On Eve of Recall Vote, Embattled HUA Co-President Breaks Silence


Updated April 10, 2024, at 11:14 p.m.

Hours before students will vote in a referendum to recall embattled Harvard Undergraduate Association Co-President John S. Cooke ’25, Cooke rejected the misconduct allegations against him in his first public statement in two weeks.

Cooke broke his silence with an op-ed published in The Crimson on Wednesday, dismissing the misconduct allegations against him as “dirty campaign tricks.”

“I unequivocally reject these rumors. Those close to me can attest that misconduct — of any kind — is antithetical to my character,” he wrote.


“The mere existence of these rumors saddens me deeply and has taken a considerable toll on my mental health and well-being,” he added.

The allegations against Cooke surfaced after the undergraduate board of the Fox Club — a single-gender Harvard final club — voted to remove Cooke as a member as a result of the allegations. The recall effort to oust Cooke from the HUA began just days after The Crimson reported on his expulsion from the Fox.

Until the publication of the op-ed, Cooke had repeatedly declined interview requests and opportunities to comment about his removal from the club. He also did not address the nature of the misconduct allegations against him in the op-ed or in a brief statement Wednesday afternoon.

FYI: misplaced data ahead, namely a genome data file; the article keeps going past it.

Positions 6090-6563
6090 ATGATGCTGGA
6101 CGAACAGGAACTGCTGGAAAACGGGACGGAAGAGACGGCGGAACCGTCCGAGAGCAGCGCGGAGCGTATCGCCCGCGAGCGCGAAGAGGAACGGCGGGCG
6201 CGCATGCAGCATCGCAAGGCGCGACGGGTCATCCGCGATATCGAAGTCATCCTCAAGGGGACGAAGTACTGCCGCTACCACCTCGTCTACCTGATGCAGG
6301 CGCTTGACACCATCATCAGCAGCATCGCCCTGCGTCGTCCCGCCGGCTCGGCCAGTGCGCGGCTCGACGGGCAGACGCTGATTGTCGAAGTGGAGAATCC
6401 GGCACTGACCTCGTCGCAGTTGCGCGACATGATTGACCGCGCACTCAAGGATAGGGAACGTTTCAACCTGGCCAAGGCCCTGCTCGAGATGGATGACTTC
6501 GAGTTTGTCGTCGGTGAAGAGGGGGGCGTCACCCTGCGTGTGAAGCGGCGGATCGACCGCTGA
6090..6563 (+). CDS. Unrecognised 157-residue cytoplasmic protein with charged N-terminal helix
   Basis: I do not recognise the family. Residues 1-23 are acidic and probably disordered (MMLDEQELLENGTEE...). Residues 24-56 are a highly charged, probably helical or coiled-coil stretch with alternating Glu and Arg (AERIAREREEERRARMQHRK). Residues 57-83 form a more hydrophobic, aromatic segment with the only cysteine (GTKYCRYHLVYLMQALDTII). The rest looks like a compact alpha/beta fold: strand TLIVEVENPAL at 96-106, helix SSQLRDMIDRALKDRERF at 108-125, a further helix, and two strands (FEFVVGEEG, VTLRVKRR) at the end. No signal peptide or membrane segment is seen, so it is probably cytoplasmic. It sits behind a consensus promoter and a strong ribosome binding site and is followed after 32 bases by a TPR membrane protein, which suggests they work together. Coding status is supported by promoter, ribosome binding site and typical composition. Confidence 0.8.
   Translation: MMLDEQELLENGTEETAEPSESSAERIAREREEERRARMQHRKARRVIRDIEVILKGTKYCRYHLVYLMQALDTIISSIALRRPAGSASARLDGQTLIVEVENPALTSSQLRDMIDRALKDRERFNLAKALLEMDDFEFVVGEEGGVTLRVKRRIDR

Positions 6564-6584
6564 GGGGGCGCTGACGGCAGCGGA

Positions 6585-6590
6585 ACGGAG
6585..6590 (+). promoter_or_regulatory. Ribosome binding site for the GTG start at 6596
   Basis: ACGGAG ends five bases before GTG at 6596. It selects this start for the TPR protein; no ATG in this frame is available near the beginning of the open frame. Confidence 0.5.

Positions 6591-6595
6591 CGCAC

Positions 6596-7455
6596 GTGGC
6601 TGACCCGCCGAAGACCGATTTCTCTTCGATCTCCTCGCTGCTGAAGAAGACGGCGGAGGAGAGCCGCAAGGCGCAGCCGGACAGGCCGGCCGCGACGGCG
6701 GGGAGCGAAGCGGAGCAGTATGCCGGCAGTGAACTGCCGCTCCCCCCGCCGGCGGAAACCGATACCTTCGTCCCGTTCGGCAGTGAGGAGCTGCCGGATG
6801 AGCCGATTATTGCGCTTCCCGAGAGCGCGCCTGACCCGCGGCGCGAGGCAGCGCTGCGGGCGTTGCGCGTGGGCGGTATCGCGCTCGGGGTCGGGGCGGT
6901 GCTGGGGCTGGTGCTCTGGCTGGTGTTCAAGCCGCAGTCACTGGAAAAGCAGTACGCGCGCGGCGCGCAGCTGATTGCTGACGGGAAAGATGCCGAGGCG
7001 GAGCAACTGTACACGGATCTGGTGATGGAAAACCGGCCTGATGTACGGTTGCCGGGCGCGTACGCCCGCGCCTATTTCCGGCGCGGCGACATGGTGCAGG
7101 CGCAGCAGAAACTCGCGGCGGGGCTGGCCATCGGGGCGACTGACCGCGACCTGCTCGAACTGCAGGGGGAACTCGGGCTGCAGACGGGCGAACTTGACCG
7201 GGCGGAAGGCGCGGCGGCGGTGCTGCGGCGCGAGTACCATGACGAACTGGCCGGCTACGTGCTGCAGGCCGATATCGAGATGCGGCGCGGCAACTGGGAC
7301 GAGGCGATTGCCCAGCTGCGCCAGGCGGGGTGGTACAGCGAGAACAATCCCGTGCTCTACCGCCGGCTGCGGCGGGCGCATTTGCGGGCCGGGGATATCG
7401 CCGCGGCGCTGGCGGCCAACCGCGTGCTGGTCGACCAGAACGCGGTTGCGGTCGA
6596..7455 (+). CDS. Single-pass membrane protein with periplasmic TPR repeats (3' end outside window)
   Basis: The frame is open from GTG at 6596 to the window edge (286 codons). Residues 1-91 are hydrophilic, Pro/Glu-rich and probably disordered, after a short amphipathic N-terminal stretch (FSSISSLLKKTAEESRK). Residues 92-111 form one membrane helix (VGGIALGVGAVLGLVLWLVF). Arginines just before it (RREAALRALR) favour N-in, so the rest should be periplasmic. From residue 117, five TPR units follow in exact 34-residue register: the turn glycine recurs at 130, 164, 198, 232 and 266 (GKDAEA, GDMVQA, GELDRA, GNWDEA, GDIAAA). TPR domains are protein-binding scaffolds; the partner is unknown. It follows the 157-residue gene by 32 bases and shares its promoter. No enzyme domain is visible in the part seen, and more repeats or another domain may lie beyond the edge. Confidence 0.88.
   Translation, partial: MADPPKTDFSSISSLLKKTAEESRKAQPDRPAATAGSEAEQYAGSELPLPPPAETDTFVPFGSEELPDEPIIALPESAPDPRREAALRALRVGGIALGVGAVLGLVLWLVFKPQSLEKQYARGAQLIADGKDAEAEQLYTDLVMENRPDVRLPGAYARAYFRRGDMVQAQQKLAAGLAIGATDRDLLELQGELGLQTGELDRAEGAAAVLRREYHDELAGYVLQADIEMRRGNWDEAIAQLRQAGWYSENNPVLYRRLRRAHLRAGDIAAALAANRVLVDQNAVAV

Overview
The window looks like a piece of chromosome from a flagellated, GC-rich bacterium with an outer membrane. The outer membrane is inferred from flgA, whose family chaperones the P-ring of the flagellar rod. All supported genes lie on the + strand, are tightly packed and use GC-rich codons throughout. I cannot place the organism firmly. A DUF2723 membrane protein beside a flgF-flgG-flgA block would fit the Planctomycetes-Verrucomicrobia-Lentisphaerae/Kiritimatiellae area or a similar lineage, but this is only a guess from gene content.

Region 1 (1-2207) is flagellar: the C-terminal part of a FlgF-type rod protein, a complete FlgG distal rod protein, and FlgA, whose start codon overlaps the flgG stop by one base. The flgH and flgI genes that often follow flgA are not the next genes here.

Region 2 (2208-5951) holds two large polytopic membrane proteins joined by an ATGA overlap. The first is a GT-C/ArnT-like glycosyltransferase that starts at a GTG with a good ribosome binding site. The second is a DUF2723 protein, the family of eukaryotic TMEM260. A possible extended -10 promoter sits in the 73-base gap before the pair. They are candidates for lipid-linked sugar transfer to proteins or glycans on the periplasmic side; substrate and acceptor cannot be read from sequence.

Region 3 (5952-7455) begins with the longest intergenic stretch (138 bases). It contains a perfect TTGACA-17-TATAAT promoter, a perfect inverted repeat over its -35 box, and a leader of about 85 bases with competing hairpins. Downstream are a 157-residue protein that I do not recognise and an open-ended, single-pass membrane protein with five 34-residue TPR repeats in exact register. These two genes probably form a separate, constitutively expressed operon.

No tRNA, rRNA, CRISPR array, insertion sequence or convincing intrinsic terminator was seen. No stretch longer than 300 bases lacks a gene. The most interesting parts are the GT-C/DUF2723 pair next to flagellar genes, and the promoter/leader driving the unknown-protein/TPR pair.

“I would like to direct everyone to read my full Op-ed,” Cooke wrote. “It is my hope that the student body will allow me to finish my term and complete the work that I was elected to do.”

The Harvard Feminist Coalition, the group that initally circulated the petition to recall Cooke from office, slammed The Harvard Crimson over its decision to publish Cooke’s op-ed.

“We are extremely disappointed in the Crimson’s callous decision to publish an op-ed authored by John Cooke,” the HFC wrote in an Instagram post on Wednesday. “There is never an obligation to platform anyone with misconduct allegations.”

“The Crimson has made it clear who they stand with,” the HFC added. “The Crimson has betrayed survivors.”

Crimson President J. Sellers Hill ’25 wrote in a statement that the “Editorial Board’s decision to publish op-eds is not and has never been an endorsement of the viewpoints they advance.”

“We aim to inform our readers by providing them perspectives relevant to campus discourse with the understanding that they will read them critically and judge their merits for themselves,” Hill added.

The op-ed came just hours into the 24-hour campaigning period ahead of Thursday’s recall election. The recall election is set to open at midnight on Thursday, and all undergraduate students will be eligible to cast a vote for 24 hours until voting ends at midnight on Friday.

A two-thirds majority of those who vote in the election is needed to remove Cooke from office, according to the HUA’s constitution and bylaws.

Cooke wrote in the op-ed that he hoped to defeat the recall effort and finish his term as HUA Co-President, which is scheduled to end on April 20.

“I’m not worried, and I’m going to stand strong,” Cooke wrote. “I am confident that the truth will prevail. I am confident that the student body will recognize these rumors as baseless.”

—Staff writer Cam N. Srivastava can be reached at Follow him on X @camsrivastava.

—Staff writer William Y. Tan can be reached at Follow him on X @william_y_tan.